Tips for the Well-Mannered Writer

by James Scott Bell

I love Project Gutenberg. This site has an ongoing project of digitizing works from the past that have fallen into public domain. The works are then made available—for free download—in Kindle, Epub, or text format. You can also read the books online. There are many classics of world literature available, but it’s the small, quirky, period books I find most interesting. If you write historical fiction, Project Gutenberg offers a treasure trove of research material from the 1700s on.

Via Feedly, I get an alert on their latest digitized titles. Many of them don’t interest me, i.e., titles like The Fern Lover’s Companion: A Guide for the Northeastern States and Canada and A Treatise on the Origin, Progress, Prevention, and Cure of Dry Rot in Timber.

But every now and then a title catches my eye and I go in for a peek at the text. The other day it was The Woman and the Car, published in 1909, and described as “A chatty little handbook for all women who motor or who want to motor.”

Having written about that period, I gave the book a peruse. It has a chapter on proper dress, filled with details that could be used to great effect in a novel.

In another chapter, it gives specific instructions on how to start a car:

In front of the car you will notice a handle. Push it inwards until you feel it fit into a notch, then pull it up sharply, releasing your hold of the handle the moment you feel you have pulled it over the resisting (compression) point. Unless starting a car fitted with magneto ignition, on no account press down the handle—always pull it upwards, smartly and sharply. If it is pressed down the possibility of a backfire is greater—and a broken arm may result.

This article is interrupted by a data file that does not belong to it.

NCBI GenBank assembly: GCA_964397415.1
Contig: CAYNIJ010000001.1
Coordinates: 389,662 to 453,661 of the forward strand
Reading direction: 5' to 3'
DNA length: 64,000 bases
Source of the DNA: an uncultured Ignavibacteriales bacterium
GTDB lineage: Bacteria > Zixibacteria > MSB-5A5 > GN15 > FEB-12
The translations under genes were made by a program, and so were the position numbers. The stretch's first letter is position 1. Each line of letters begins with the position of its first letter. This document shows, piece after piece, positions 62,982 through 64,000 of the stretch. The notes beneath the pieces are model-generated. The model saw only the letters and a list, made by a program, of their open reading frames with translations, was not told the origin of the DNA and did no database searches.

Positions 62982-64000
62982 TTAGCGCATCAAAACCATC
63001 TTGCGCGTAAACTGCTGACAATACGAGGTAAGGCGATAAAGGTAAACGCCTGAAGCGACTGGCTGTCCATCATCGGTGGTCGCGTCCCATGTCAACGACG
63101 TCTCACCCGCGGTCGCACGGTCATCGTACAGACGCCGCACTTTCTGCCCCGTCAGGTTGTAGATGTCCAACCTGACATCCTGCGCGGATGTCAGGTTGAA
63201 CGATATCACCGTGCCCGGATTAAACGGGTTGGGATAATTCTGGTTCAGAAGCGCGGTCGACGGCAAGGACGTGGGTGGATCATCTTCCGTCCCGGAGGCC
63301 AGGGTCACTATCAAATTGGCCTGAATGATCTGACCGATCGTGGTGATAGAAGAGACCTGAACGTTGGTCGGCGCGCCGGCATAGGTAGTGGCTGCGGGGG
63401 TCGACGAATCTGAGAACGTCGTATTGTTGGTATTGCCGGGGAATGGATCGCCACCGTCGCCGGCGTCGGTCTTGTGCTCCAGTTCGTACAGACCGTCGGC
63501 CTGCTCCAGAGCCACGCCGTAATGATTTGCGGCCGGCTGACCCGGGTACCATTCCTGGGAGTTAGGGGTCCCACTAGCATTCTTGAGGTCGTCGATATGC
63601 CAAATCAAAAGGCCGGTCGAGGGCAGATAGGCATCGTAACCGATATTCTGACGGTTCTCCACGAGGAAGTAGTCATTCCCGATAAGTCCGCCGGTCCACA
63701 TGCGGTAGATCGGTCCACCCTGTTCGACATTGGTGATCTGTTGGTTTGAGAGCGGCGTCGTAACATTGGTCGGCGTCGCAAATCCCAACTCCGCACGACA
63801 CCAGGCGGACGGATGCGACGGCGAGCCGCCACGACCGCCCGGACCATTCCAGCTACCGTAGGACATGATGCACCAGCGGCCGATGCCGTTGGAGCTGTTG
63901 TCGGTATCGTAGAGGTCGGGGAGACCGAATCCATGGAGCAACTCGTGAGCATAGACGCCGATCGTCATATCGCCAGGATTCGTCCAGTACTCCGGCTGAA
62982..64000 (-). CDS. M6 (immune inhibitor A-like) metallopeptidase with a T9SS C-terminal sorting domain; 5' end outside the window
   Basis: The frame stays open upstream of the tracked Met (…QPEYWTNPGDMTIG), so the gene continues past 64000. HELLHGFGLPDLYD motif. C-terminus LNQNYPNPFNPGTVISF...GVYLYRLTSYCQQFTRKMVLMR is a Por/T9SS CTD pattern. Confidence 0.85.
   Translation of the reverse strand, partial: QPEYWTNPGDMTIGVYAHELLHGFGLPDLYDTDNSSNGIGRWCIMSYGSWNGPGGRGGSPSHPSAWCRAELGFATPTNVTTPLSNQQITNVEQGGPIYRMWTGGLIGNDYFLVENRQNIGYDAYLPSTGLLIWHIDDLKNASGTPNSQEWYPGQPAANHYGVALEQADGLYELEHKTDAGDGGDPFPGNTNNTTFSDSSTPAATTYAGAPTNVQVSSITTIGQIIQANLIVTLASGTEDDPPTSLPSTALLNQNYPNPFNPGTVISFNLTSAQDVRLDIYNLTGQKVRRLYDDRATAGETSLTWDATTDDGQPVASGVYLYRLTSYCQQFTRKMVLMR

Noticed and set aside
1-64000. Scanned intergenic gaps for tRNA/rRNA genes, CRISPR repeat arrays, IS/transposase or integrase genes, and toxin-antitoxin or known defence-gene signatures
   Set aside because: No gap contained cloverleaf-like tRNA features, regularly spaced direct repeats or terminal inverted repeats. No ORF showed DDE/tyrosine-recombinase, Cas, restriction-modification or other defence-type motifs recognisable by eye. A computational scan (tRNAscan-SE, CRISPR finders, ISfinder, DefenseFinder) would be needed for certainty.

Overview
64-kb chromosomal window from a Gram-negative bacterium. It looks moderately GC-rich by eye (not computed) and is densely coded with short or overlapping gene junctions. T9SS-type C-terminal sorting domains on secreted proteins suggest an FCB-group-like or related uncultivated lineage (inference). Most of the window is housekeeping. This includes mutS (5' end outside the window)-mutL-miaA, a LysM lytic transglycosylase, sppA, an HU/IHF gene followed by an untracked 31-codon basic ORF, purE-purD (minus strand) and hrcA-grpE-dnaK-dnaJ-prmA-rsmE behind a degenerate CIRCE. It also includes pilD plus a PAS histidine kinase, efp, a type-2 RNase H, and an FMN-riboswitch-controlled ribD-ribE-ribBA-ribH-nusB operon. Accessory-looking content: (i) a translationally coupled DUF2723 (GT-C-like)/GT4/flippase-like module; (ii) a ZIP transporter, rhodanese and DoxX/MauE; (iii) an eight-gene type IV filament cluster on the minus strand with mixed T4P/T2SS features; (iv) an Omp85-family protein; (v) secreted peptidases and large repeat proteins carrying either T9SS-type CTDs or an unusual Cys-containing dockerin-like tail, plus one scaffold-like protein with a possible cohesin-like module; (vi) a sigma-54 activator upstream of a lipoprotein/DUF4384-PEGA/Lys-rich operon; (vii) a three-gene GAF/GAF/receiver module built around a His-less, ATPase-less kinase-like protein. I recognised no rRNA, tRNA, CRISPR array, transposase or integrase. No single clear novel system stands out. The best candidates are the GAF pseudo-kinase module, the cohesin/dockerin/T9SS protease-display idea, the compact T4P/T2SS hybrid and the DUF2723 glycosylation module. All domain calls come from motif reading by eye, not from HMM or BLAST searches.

Then there’s a chapter on “Motor Manners.” Some of the rules of courteous driving behavior are worthy of note: 

  • If the road is wet, give pedestrians and cyclists a wide berth so as not to splash them with mud.

  • Avoid the bad and perilous habit of trying to squeeze through doubtful openings in traffic.

  • Remember, however, that it is necessary to sound the hooter when coming up behind and intending to pass a pedestrian or a vehicle…A hooter is meant to give warning, not to startle people.

It occurred to me that we writers owe our readers some common courtesy, too:

  1. Pull the handle sharply and smartly to start your story

If you don’t hear the motor, check that your handle is fit into the notch (that is, connected to a character) and that you have pulled vigorously enough to cause combustion (a scene with something disturbance).

  1. Do not splash the reader with mud

Gratuitous profanity is mud, in the opinion of this driver.

  1. Do not bore the reader by trying to squeeze too much information into a doubtful opening

It’s almost always best to withhold as much exposition as you can for as long as you can. It creates a sense of mystery, giving readers an invisible prompt to keep turning pages. I just finished re-reading The Maltese Falcon and noted that the background information about the black bird does not come until the middle of the novel.

  1. Don’t annoy potential readers with your, um, horn 

While the occasional tooting of your own horn is acceptable on social media, too much of that kind of noise is a turn off.